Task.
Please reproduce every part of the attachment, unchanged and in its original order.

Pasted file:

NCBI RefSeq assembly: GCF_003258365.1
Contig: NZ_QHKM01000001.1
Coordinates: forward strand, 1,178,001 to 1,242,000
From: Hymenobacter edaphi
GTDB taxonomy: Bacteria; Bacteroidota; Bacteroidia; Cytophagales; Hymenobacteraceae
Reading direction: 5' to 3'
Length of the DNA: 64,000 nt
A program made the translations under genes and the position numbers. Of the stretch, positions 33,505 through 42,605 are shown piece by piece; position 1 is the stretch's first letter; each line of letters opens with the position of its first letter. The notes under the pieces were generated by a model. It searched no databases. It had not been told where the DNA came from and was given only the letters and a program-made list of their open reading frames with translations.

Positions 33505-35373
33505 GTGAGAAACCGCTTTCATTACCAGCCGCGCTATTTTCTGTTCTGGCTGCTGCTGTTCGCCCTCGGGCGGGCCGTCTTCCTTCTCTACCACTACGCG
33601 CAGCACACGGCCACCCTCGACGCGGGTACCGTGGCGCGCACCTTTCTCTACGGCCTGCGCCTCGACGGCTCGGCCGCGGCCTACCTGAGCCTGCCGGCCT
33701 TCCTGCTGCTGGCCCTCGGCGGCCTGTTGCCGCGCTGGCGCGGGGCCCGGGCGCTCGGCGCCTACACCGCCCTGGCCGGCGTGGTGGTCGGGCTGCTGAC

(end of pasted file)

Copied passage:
NCBI RefSeq assembly: GCF_003258365.1
Contig: NZ_QHKM01000001.1
Coordinates: forward strand, 1,178,001 to 1,242,000
From: Hymenobacter edaphi
GTDB taxonomy: Bacteria; Bacteroidota; Bacteroidia; Cytophagales; Hymenobacteraceae
Reading direction: 5' to 3'
Length of the DNA: 64,000 nt
A program made the translations under genes and the position numbers. Of the stretch, positions 33,505 through 42,605 are shown piece by piece; position 1 is the stretch's first letter; each line of letters opens with the position of its first letter. The notes under the pieces were generated by a model. It searched no databases. It had not been told where the DNA came from and was given only the letters and a program-made list of their open reading frames with translations.

Positions 33505-35373
33505 GTGAGAAACCGCTTTCATTACCAGCCGCGCTATTTTCTGTTCTGGCTGCTGCTGTTCGCCCTCGGGCGGGCCGTCTTCCTTCTCTACCACTACGCG
33601 CAGCACACGGCCACCCTCGACGCGGGTACCGTGGCGCGCACCTTTCTCTACGGCCTGCGCCTCGACGGCTCGGCCGCGGCCTACCTGAGCCTGCCGGCCT
33701 TCCTGCTGCTGGCCCTCGGCGGCCTGTTGCCGCGCTGGCGCGGGGCCCGGGCGCTCGGCGCCTACACCGCCCTGGCCGGCGTGGTGGTCGGGCTGCTGAC